Anne Robinson, Chief Strategy Officer, Kinaxis
What Stonehenge can tell us about the future of supply chain
Stonehenge may be the world’s most famous prehistoric monument, but its stones are not the only aspect of this site that has endured. The mysteries involved in understanding this part of English history continue to fascinate, but in spite of what we still don’t know, when you view everything as a supply chain some aspects stand out and make for a colourful comparison. Four elements of its supply chain still matter today and will in the future. The planning involved was momentous, the sourcing strategy was global and innovative technology was used to make it. But it was humans who carried out the work and the reason why Stonehenge was built. Because past, present, and future, supply chains are human.
Stonehenge is the final “product”, but the amount of planning involved was massive. It had to be designed, materials had to be sourced and hundreds of people were managed to construct it – imagine the production planning and scheduling needed alone. Supply chain planning remains an extensive activity, because while technology shows promise to automate some planning, we are a long way from a fully autonomous supply chain.
Recent archaeological research has shed new light on sourcing for Stonehenge, because novel analysis techniques suggest that the smaller stones were sourced “abroad” – 180 miles away in Wales. Theories abound as to how the stones were moved over those distances before the invention of the wheel. All other European Neolithic sites chose materials within 10 miles, so how and why Stonehenge’s designers sourced from so far away remains a mystery, but clearly, they had good reasons. Reshoring is a hot topic these days, but today’s global supply chains also have a good reason for their complexity, such as rare raw materials, lower labour costs and specialised local expertise. As long as the benefits remain significant and the risks tolerable, global sourcing will continue.
Innovative technologies were employed to build Stonehenge in shaping the stones and engineering joints to erect them, using techniques not seen in any other location. Much innovation today is from artificial intelligence and machine learning (AI/ML), which can augment human intelligence to automate mundane tasks like managing thousands of lead times. Investment in these capabilities is a major driver behind digital transformation, so technology’s role in supply chains shows no signs of abating.
We don’t know why Stonehenge was built, but whatever the purpose, the “customer” concern was if it served that purpose effectively and not how it was built. Similarly, the best measure of a supply chain is customers that are delighted with the product and companies that are profiting from it. And as much as things have changed (thank goodness for the wheel!), the need for good planning, the complexity of sourcing and the incorporation of new technologies are enduring elements. But perhaps the greatest continuity of all, although the one most in question today, is the role of humans.
In spite of the popularity of the vision of a touchless supply chain, the human role in the supply chain will be as enduring as Stonehenge. Some scholars argue Stonehenge was built as a solar calendar. While today’s weather forecasts have far greater precision, progress in AI/ML even allows us to incorporate “signals” like weather into our demand forecasts to increase their accuracy. AI/ML can find these predictive patterns in huge amounts of data but still lack context, collaboration, and conscience. For these attributes, we need humans.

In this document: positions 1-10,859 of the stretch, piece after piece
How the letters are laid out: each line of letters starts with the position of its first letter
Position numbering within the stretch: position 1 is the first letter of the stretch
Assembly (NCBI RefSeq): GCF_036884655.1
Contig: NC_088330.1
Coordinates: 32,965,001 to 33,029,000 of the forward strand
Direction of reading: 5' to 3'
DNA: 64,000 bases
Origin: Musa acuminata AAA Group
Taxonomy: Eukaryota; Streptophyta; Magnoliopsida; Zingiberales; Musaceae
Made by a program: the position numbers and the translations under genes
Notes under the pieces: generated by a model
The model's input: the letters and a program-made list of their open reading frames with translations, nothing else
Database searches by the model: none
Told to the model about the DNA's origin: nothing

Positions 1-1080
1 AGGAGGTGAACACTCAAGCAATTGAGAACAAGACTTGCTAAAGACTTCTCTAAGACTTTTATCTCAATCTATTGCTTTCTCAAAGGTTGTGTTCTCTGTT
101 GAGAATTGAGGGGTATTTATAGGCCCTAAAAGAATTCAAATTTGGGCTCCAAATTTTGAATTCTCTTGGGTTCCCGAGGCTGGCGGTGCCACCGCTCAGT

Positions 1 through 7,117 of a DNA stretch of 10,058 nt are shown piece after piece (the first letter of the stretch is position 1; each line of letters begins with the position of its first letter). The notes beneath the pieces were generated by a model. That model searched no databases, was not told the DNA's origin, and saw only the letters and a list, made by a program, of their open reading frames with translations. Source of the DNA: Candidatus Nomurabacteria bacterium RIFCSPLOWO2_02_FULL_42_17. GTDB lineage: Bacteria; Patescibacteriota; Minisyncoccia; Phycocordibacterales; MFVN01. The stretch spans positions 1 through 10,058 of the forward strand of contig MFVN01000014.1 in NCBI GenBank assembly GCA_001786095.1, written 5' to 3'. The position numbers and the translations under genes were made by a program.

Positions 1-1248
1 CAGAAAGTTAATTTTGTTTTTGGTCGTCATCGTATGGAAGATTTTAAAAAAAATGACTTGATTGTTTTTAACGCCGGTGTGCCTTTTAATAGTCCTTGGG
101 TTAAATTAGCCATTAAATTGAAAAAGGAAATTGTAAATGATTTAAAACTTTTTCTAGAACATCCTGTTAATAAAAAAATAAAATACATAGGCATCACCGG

Context. Researchers are uncovering new information about Stonehenge, but there are still big gaps in our understanding, just as there are in today’s supply chains. Neither novel archaeological methods nor AI/ML can derive meaning from context, a capability unique to humans. A Neolithic human would easily be able to explain why Stonehenge was built, just as today’s supply chain planner can turn numbers into stories, illustrating the importance of domain expertise.
Collaboration. Building Stonehenge took hundreds of people, who had to collaborate across all their functional areas to plan, source and make the monument. Even today, maths can yield insights into relationships between data elements but cannot build relationships between people. Human collaboration is likely to grow in importance, as the future will call for even more unique partnerships in a broader supply chain ecosystem, including coopetition.
Conscience. Stonehenge was likely built for some kind of ritual (theories exist for burial, worship, or healing), serving the human need for purpose, meaning, and ethics. This is a third area AI/ML doesn’t understand, because humans separate right from wrong with conscience, which machines lack. When a supply chain has to go on allocation, it is human judgement that must decide the fairest way to distribute the goods. While we humans can steer supply chains into trafficking in conflict minerals, exploiting human labour or despoiling the planet, it is also human conscience that sounds the clarion call for change.
Even as automation is on the increase for the machines that make the products we need, humans still operate machine automation. And AI/ML provides invaluable machine intelligence, but we still need human intelligence to operate the models while bringing context, collaboration and conscience to our supply chains. Because supply chains are human – built by us and for us, from prehistory into the future.
Article written by Polly Mitchell-Guthrie, VP Industry Outreach & Thought Leadership, Kinaxis